KANSAS CITY, Mo. — They try to be someone else, and when they look in the mirror all they see is themselves.
After an embarrassing week of mask fines, motherly Facebook posts and jokes about a QB-free performance, the Broncos grew tired of the face staring back in the mirror.
They finally did what their fans have been seeking in this rivalry. They threw the first punch, they didn’t flinch, they stood in the center of the ring and acted like they belonged.
Playing in front of roughly 15,000 fans, many of whom revived tailgating traditions in the parking lot, the Broncos showed pride and resolve on the national stage. They failed to produce a win, falling 22-16, but their effort revealed fight that provides reason for hope over the final four games.
“Our team played extremely hard with a lot of might. We gave ourselves a chance against a really good team,” coach Vic Fangio said. “It was a little better performance, but you have to be better. There are no moral victories. I came here expecting to win.”
At half, the Broncos led 10-9. With 3:50 remaining in the third quarter after Tim. Toe. Tapped his way into the end zone (That would be Tim Patrick). They had a chance to pull off the upset midway through the fourth quarter.
In the end, the avalanche of history smothered them, even as two negated Tyreek Hill touchdowns kept them and hope in a clingy relationship. The Broncos have dropped 11 straight to the Chiefs, matching their longest skid against Kansas City set from 1964-69. They sunk to 3-19 in December in Kansas City. Only three quarterbacks have won here in this month: Peyton Manning, John Elway and Kyle Orton.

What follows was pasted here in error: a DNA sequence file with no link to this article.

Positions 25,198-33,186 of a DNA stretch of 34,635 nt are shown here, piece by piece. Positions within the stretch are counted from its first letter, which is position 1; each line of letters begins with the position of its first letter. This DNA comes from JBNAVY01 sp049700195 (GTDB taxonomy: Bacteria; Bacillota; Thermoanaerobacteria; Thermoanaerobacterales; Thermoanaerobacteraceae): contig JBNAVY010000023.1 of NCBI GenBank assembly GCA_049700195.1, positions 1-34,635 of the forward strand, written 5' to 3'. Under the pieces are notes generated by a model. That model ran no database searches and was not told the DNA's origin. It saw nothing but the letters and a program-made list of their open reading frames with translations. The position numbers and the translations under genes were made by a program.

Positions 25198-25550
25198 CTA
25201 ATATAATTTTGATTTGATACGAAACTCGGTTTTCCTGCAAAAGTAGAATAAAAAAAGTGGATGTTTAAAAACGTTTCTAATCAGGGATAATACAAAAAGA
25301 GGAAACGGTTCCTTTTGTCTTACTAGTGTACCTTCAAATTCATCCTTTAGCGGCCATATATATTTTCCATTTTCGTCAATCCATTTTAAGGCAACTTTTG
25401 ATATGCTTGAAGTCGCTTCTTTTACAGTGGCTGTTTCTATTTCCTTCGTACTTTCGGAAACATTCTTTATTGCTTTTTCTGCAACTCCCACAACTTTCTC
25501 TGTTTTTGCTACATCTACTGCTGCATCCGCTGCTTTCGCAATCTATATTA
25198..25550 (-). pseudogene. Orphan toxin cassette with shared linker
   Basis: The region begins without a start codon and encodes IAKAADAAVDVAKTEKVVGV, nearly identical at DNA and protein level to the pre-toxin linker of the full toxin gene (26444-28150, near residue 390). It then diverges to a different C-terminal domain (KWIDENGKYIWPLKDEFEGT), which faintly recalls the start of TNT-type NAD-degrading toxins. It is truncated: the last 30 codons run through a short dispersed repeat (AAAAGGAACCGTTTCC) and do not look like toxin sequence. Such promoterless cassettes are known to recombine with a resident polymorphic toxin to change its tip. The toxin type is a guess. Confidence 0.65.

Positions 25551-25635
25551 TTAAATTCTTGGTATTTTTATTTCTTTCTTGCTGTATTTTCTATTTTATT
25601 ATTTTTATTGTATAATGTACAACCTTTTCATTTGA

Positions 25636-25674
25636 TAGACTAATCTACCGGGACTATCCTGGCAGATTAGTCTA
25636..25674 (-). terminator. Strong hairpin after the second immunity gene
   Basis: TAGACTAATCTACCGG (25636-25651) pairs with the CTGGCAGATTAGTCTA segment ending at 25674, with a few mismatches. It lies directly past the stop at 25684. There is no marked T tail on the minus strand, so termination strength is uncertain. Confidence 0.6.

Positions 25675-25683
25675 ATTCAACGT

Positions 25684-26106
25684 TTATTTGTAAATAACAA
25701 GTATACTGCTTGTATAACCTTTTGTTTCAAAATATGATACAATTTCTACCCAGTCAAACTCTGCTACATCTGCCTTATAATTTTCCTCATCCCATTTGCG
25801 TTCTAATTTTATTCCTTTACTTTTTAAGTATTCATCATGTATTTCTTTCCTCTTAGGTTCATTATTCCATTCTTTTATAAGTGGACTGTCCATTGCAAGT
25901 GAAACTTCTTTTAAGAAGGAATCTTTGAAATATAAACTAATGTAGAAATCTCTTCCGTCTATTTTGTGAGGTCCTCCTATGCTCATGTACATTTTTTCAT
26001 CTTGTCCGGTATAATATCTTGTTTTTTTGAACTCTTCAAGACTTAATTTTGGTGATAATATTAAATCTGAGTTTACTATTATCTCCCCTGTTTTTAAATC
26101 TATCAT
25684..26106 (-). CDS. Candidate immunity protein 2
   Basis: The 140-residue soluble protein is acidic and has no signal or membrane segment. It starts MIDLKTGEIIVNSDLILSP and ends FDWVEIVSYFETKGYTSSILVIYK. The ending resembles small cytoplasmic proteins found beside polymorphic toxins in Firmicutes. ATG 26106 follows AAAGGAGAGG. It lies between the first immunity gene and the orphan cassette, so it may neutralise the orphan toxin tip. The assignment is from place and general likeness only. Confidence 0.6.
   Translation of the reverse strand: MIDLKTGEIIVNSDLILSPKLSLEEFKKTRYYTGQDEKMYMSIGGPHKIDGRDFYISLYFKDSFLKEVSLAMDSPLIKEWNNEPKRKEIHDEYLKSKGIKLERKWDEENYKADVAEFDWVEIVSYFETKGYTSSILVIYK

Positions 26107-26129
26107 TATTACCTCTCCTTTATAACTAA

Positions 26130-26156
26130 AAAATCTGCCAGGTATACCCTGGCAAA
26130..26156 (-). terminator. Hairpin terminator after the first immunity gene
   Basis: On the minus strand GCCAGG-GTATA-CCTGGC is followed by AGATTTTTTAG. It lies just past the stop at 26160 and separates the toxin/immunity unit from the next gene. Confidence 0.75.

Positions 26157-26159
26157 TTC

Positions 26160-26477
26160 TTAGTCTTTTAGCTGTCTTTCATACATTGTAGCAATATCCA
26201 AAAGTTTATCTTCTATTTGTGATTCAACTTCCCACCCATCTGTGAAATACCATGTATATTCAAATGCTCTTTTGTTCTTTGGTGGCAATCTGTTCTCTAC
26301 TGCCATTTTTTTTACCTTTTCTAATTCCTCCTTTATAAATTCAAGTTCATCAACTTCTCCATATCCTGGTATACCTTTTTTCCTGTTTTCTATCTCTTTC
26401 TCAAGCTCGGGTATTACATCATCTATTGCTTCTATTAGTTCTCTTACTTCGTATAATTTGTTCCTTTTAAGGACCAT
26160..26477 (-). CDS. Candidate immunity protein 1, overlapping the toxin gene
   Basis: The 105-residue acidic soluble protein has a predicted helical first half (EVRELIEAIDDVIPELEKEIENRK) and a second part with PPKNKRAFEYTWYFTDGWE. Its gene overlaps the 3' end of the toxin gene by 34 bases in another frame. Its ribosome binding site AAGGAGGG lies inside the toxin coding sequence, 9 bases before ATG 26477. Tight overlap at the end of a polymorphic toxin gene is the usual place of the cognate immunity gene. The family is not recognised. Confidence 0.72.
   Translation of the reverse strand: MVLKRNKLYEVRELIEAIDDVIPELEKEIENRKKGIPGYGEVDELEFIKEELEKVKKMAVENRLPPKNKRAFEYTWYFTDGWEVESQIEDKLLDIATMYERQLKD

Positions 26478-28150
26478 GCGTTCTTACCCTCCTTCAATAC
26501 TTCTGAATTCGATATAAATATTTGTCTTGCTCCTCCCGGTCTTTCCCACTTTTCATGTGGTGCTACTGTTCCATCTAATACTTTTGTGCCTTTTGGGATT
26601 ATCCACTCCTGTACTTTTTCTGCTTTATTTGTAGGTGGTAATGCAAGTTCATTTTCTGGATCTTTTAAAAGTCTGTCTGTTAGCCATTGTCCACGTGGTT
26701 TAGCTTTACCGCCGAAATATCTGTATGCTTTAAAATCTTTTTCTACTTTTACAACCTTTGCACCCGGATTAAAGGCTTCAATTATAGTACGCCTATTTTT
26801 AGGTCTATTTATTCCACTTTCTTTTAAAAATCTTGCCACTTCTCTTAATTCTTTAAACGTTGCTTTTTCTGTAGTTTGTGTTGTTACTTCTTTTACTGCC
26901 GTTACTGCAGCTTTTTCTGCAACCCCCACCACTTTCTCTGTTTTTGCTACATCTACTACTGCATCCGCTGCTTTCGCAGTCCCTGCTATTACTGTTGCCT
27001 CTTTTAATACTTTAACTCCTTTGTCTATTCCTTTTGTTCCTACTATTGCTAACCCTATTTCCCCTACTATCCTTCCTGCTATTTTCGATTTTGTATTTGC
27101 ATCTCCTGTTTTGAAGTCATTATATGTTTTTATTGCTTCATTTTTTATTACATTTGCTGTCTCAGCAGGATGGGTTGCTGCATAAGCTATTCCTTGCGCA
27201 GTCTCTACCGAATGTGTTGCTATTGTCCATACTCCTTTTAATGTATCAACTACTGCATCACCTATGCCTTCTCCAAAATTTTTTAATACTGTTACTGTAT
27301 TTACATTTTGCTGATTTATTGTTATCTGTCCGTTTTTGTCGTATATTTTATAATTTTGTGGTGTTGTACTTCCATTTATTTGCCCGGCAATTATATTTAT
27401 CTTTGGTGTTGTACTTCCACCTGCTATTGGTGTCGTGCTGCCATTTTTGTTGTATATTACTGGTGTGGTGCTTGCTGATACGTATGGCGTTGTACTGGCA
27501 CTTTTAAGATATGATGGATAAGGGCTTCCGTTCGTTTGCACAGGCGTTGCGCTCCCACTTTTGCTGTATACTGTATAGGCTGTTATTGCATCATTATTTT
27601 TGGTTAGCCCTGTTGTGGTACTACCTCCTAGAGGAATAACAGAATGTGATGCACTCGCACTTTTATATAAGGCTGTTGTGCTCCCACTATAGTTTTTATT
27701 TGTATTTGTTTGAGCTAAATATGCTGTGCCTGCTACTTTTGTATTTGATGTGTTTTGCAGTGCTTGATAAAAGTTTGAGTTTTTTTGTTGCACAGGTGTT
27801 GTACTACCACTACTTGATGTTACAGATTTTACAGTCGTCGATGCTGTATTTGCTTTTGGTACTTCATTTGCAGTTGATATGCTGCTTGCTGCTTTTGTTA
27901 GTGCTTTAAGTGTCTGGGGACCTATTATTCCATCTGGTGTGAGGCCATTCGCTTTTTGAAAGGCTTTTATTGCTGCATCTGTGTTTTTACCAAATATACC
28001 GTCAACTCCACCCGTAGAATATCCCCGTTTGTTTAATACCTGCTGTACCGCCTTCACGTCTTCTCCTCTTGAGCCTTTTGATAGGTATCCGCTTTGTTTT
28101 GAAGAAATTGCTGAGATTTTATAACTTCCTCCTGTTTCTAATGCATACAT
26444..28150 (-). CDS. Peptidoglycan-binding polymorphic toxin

The Broncos suspended reality, nearly making fiction a fact. They had an opportunity to win after Hill’s 48-yard score was nullified. It was not taken off the board because Hill failed to land his backflip in the end zone — he cares little what the opponent think — but because of holding.
Denver took over needing one last push. Instead, the promise thawed in the cold as Lock and K.J Hamler failed to connect on a third-and-third from the Broncos’ 49-yard line.
“I strongly considered going for it on fourth down,” Fangio said, who was in the mode of “being aggressive” in the game. “But we needed to get a stop.”
Denver punted, also a risk with Kansas City’s full-throttle offense. The Chiefs put on their mud flaps with a 10-play, 55-yard drive that siphoned over 5 minutes off the clock and resulted in a field goal.
It feels odd to even mention consolation prizes for a franchise that won a Super Bowl in 2015. But we are here. The playoffs require a telescope and an abacus to figure out the Broncos’ dim odds.
However, this game showed progress, and really that is what this season is about. The Broncos are rebuilding, regardless if those words are uttered. Closing the gap on the Chiefs showed the light at the end of the tunnel isn’t a semi.
Lock almost joined the exclusive club by learning from mistakes, throwing a pair of touchdowns after an initial gaffe. The Broncos followed the Fred Astaire dance steps for success, gorging the clock, winning on the ground — Melvin Gordon had 105 yards rushing at half and finished with 131 — and stiffening in the red zone: They blanked the Chiefs in red zone touchdowns in their first four trips.